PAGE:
Academic journal article American Annals of the Deaf

Self-Assessments and Other Perceptions of Successful Adults Who Are Deaf: An Initial Investigation

Academic journal article American Annals of the Deaf

Self-Assessments and Other Perceptions of Successful Adults Who Are Deaf: An Initial Investigation

Article excerpt

MORE OFTEN THAN NOT, deafness is portrayed, not only in the literature in education and rehabilitation but in society in general, in a pathological way that focuses on deficiency, dysfunction, and deviance. Consequently, there has been a paucity of research on successful individuals who are deaf. The purpose of the present study was to help counter this tendency by gathering information from successful deaf adults. Fourteen deaf adults, who were nominated by their peers as being successful, participated in videotaped interviews. The interviews were transcribed, coded, and clustered according to common themes. Participants reflected on their success and made recommendations for children and youth who are deaf, parents, teachers, and employers. A summary of the results, limitations of the study, and recommendations for practice are provided.

Throughout history, deafness has been viewed from a variety of perspectives. There were times when individuals who were deaf were denied the right to an education, not permitted to marry, deprived of their inheritance, restricted from attending religious services, and even sterilized (Lane, 2002; Moores, 2001). Individuals who are deaf may not be treated so terribly or perceived as negatively as they were in the past, yet there is still disagreement about what it means to be deaf. For example, there are some professionals who maintain that individuals who are deaf have severe educational as well as social problems and as a result need medical intervention (Balkany, Hodges, & Goodman, 1996). There are others who contend that deafness should not be viewed as a deficiency, but rather that it constitutes a difference that places no limits on social, emotional, intellectual, or academic development (Lane, Hoffmeister, & Bahan, 1996). Such polar-opposite viewpoints can be further broken down into what Freebody and Powers (2001) have called the "three inflections of deafness." That is, deafness may be viewed as (a) a disability, impairment, disorder, or ailment; (b) a logistical problem, especially in contacts with the hearing community; or (c) the basis of a social community or culture in its own right.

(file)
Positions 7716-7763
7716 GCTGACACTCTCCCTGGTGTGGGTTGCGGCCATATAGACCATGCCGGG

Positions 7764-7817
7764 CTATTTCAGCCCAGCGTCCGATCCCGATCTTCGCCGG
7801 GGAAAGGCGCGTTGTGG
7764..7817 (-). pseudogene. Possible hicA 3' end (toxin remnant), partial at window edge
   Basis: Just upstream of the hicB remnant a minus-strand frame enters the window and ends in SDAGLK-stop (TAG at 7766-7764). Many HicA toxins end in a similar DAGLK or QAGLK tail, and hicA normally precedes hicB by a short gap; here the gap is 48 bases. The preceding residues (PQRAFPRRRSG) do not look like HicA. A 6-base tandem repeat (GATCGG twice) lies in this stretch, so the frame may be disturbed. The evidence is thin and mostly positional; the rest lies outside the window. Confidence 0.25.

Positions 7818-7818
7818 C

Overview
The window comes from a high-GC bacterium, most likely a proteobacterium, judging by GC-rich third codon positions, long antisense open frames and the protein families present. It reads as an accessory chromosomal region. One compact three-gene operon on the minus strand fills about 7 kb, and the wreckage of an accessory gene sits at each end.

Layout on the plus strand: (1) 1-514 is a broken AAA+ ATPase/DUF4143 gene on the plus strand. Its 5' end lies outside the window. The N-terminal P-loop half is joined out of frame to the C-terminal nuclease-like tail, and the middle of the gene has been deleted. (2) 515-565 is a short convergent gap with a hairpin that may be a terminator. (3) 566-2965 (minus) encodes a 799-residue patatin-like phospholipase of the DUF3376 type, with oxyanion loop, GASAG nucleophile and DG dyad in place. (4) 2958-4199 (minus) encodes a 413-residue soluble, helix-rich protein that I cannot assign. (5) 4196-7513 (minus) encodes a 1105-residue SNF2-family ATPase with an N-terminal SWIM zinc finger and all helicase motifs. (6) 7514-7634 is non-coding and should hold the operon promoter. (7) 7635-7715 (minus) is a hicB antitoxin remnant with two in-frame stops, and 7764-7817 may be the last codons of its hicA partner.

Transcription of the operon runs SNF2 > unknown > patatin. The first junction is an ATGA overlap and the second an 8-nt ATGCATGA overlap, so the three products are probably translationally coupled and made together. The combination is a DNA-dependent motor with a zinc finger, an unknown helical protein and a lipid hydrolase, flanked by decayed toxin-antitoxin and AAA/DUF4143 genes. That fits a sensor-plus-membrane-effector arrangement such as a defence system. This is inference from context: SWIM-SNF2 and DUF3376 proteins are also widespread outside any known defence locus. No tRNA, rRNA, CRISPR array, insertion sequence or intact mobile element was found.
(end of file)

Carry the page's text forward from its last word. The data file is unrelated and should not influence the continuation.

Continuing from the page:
For the purposes of education, social services, and vocational training funding, the U.S. government contends that deafness is a disability. Yet, the American With Disabilities Act (ADA) is an attempt to broaden Americans' understanding of what it means to have a disability. ADA asks that members of society view a disability as a unique characteristic that docs not devalue the individual who possesses it. Rather, a disability should be regarded as a natural way in which one person differs from another. And as such, an individual's disability is a part of his or her identity and self-concept (West, 1991). This perspective was reiterated by the federal government in the Individuals with Disabilities Education Act Amendments of 1997 (popularly known as IDEA '9T): "Disability is a natural part of the human experience and in no way diminishes the right of individuals to participate in or contribute to society" (Sect. 687).

A related shift in perspective has occurred in the fields of education and psychology, which have demonstrated a growing interest in focusing on individual strengths rather than on deficits and problems (e.g., Dunst, Trivette, & Deal, 1994; Epstein, Rudolph, & Epstein, 2000; Seligman & Csikszentmihalyi, 2000). A strength-based perspective offers a medium for empowering individuals and their families by identifying and building on strengths and resources that are frequently overlooked or given minimal attention in traditional deficit-oriented, problem-driven approaches. The primary benefit of a strength-based perspective is that it allows society to emphasize, celebrate, and nurture individuals' and families' strengths, capacities, knowledge, and skills instead of dwelling on problems and failures. The difference between the strength-based and deficit-oriented perspectives was aptly summarized by Kral (1989):

If we ask people to look for deficits, they will usually find them, and their view of the situation will be colored by this. …

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